Kosachev: "On the political level, we are trying to meet the aggressive actions of NATO in the Baltic region with offers of constructive cooperation. If we get entangled in an arms race, it will be the second edition of the Cold War. I am not sure that we will survive it a second time.

"We must not give up or give in to despair; we must keep looking for points and ideas that would be interesting, including for our potential partners in NATO..."

'The Bigger The Breach In Relations Between Kiev And Moscow, The More The West Is Responsible For The Situation In Ukraine'

Despite the West's push for sanctions, Mother Russia cuddles her cub, Crimea. (Source: Vitaly Podvitsky,, March 16, 2016)


Q: "Do you have a feeling that Europe is moving in a different direction than the U.S. with regards to Crimea? Several Italian regions simultaneously adopted resolutions calling for the removal of sanctions and recognition of Crimea. Are things really underway?"

Kosachev: "The situation with Crimea is dynamic. I want to emphasize that the external pressure on Russia is now mostly applied in connection with the south-east of Ukraine. Crimea has taken a back seat, and the West now connects the lifting of sanctions exclusively with the implementation of the Minsk agreements. But it does not mean that when the terms of the agreements are implemented, the Europeans won't backtrack on the issue of Crimea. This means that change in any direction is possible."


Q: "Then what motivates the Italians in this way?"

Kosachev: "If we speak about the latest steps by regional parliaments in Italy [adopting resolutions on recognizing the status of Crimea - addition],[3] here we can see an economic influence, to a large extent: the more developed industrial regions in the north of Italy sustain losses due to the sanctions. And Italians realize that if sanctions depend on Crimea, it will be a never-ending story. Because, the issue of Crimea is closed, in contrast with the Donbass [in Ukraine]. The Crimeans have made a clear choice. Now all that remains for us is to hope for the common sense of the Western politicians."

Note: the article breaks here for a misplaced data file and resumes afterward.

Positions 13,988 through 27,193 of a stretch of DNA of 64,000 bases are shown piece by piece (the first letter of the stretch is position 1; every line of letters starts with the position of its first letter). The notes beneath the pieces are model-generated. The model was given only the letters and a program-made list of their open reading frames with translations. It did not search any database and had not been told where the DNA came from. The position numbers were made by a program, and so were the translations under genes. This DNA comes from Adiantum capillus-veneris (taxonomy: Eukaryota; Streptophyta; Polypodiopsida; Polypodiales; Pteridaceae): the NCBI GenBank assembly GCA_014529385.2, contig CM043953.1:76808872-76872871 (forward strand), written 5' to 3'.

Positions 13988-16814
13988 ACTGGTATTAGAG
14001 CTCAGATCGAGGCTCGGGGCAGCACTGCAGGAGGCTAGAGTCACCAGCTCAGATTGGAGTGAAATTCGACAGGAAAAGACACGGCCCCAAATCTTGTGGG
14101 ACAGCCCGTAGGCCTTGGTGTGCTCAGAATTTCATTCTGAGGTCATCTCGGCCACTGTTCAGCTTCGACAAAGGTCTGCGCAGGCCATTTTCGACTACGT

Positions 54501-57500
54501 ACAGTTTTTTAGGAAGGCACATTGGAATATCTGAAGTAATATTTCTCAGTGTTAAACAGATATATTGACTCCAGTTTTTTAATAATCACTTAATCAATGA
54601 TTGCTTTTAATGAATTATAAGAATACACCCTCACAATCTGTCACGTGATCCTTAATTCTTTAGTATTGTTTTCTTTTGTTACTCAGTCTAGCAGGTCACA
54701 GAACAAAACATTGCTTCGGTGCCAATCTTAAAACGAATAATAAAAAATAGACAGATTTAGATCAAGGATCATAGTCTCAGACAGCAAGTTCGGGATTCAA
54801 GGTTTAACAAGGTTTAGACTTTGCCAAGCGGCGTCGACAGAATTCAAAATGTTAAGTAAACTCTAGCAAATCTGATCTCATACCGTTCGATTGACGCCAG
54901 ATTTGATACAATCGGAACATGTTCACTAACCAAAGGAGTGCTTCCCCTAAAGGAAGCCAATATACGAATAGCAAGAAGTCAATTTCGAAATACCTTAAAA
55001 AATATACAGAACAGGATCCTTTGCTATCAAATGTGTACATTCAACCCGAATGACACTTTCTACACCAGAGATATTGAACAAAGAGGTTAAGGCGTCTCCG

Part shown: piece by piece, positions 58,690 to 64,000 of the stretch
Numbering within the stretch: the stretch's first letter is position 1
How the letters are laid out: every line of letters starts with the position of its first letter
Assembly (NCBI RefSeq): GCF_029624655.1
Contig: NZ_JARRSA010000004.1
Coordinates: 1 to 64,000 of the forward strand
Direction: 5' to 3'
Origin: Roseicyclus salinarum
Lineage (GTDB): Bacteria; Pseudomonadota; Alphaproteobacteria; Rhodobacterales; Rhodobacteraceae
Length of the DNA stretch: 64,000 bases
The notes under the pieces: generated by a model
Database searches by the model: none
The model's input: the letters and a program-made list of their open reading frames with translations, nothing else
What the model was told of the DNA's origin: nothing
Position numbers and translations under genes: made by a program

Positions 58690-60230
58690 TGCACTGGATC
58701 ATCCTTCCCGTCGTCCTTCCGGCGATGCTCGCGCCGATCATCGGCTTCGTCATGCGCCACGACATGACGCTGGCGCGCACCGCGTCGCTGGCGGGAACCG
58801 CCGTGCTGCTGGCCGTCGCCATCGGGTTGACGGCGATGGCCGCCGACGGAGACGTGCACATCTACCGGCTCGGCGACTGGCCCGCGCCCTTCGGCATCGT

Sanctions have a boomerang effect on the EU. (Source:


Q: "That mean, a chance still exists that Crimea will be recognized as Russian?"

Kosachev: "Let us recall - when it started it was out of control, but currently many politicians, with the exception of terminal Russophobes, see the situation differently. The status of Crimea, in my opinion, has every chance to be accepted by the international community. Look what has happened with North Cyprus: even though a military occupation indeed occurred there, the situation with this controversial territory does not affect Turkey's international relations. I think that it will develop in a similar way with Crimea sooner or later. But that's the very least. We, of course, will strive towards full-fledged recognition of Crimea's new status as an integral part of Russian Federation."


Q: "Don't you think that Europe is beginning to tire of Ukraine? There are proposals to impose sanctions on Kiev as well."

Kosachev: "Yes. There is a feeling that the West is gradually coming to realize the mistake of imposing responsibility for compliance with the Minsk agreements on Russia alone. It's a loophole as far as their implementation is concerned, and the Ukrainians are happy to use it. I will explain why. It is in the interests of the West that the Minsk agreements be implemented, and the sanctions lifted from Russia. Russia's interests are ultimately the same.